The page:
'Excluding underpants, I reckon I probably only need four more items of clothing until my dotage'

OK, maybe the Green wave ended up lapping gently against the shore and didn’t sweep away all before it. I must admit to having a grudging respect for the first places to buck the green trend.

You know those local election areas that just elected Fianna Fáil and Fine Gael councillors with such a two fingers to the environment, you had to laugh. You’d wonder why they bothered opening up the ballot boxes at all. They’d just know from the weight of the box.

“There wouldn’t be much into the kombucha around here now.” There might be the odd tinfoil-hat looper who thinks the place is being run by George Soros. But equally “there wouldn’t be much call for the likes of George Soros around here. Shur even the post office closed.”

Regardless of the final vote tally, this time it feels different. It’s not just about recycling the newspapers and putting plastic in the new bins in Lidl. It’s not like the ozone layer hole. Do you remember that? Oh for life to be so simple again.

Don’t throw your fridge over a ditch, check your Silvikrin to make sure it doesn’t have CFCs and bingo, the hole closes up like something being fixed at the end of Captain Planet. That was how we viewed bad things happening to the environment before. Identifiable villains like Duke Nukem pouring sludge into a rainforest? Get the Planeteers with their magic rings. 

But now it turns out… we’re the bad guy? Not just us as individuals, but the systems we vote for and live in. Our throwaway culture, our insistence on new stuff, our pensions which have to grow at 2% every year just to keep us in cords and cardigans and pay for our thyroid and diabetes tablets and nursing homes when we’re old, our, our… it kind of looks like every single thing we do is just a big pile of stink.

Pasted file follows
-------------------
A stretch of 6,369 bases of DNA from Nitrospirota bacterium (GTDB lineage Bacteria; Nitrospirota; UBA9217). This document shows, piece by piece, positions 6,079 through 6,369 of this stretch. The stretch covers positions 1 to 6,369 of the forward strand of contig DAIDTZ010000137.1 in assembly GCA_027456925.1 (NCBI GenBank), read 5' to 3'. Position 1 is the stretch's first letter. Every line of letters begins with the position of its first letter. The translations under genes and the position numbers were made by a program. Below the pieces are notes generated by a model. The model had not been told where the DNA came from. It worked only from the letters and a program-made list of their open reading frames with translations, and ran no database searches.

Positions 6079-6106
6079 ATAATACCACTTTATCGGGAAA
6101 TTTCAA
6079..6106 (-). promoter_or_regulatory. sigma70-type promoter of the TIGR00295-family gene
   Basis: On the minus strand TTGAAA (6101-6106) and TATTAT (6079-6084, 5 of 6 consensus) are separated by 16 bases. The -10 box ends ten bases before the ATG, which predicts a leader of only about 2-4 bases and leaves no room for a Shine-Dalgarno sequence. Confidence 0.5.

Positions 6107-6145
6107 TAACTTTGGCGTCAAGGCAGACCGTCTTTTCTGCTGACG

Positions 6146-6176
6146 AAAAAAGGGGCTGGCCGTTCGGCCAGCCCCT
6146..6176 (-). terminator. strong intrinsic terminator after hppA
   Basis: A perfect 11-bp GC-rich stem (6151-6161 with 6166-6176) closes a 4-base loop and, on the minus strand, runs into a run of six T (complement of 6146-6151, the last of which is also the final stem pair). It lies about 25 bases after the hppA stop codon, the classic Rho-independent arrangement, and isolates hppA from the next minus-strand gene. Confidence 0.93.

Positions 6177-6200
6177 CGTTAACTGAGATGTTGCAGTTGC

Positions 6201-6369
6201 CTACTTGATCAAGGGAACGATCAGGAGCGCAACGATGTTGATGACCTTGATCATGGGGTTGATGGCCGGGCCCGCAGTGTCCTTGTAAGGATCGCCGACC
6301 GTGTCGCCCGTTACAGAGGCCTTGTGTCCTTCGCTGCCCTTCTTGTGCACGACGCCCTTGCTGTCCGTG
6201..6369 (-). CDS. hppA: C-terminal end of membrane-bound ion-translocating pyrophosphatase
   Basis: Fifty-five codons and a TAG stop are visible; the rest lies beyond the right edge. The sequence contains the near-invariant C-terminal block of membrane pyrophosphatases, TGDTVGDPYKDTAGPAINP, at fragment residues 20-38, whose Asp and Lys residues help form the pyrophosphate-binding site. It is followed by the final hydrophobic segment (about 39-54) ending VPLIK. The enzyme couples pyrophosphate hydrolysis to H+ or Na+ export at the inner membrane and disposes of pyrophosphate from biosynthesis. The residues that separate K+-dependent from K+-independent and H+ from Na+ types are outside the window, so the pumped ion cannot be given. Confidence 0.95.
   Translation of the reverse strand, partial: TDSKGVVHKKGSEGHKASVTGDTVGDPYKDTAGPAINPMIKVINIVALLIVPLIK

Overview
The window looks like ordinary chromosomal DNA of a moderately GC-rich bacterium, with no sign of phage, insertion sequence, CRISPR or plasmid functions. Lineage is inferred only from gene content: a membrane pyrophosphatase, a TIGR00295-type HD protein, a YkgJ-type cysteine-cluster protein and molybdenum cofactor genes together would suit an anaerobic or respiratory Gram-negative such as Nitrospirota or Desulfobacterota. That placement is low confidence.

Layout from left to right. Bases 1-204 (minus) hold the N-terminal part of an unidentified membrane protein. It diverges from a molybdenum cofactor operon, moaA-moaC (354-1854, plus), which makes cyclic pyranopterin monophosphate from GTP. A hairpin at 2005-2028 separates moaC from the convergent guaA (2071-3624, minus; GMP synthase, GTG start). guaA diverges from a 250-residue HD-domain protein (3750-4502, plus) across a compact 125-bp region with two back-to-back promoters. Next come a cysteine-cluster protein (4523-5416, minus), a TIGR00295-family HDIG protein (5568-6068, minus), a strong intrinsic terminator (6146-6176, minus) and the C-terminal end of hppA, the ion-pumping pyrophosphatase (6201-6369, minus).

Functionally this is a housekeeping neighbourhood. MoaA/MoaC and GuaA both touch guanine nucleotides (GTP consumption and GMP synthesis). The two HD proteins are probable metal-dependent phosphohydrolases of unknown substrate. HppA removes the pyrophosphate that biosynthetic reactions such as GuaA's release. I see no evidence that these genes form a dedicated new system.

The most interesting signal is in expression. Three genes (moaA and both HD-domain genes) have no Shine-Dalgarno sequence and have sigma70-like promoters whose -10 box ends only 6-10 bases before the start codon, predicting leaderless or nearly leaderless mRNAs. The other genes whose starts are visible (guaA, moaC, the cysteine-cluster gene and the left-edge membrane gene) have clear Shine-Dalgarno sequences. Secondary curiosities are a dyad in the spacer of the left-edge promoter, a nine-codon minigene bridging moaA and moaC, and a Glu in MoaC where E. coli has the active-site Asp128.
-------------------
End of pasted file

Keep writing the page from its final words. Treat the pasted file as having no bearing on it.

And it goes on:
So everything has to change. We live on a planet of finite size. It’s not getting any bigger. If we grow at 2% ever year that means doubling every 36 years. Where do you get the extra from? It’s not from converting the attic.

OK, so we have to change everything. I’m up for that. I can definitely consume less clothes. I’m a 41-year-old male with poor body image. Excluding underpants, I reckon I probably only need four more items of clothing until my dotage and then I start going to M&S for the cardies and cords. I LOVE the possibility of a sort of austerity of STUFF. I’m also heading for peak Dad, so over-elaborate thrift and notions about ‘value for money’ are just around the corner.

But what happens if we all turn into thrifts?

Doesn’t our current economy depend on us having no sense whatsoever? Like, if big things need to change, I’m here for it. I just wonder what ‘it’ is? Is it completely revolutionary?

Is it mainly about consumption? Most of the worst pointless consumption appears to be in the last few decades. So we should try and go back to the 90s? In theory this shouldn’t be too hard anyway since half our GDP seems to be based on nostalgia.

So fewer flights, fewer stupid takeaway hot drinks, fewer stupid plastic-wrapped salads, fewer toys, fewer charity fundraising treks to Macchu Piccu, fewer individually wrapped wedding favours, more chicken and less steak at gala balls.

Paying more for everything that we consume so that we end up spending more time just plain bored. And possibly a little less full. I’m genuinely interested— what will the future look like when we stop growing and consuming as much?

Will we be poorer but happier, or thinking we’ve been transported back to Italia 90 without Big Jack? Will we be nostalgic for now or mad we didn’t start sooner?

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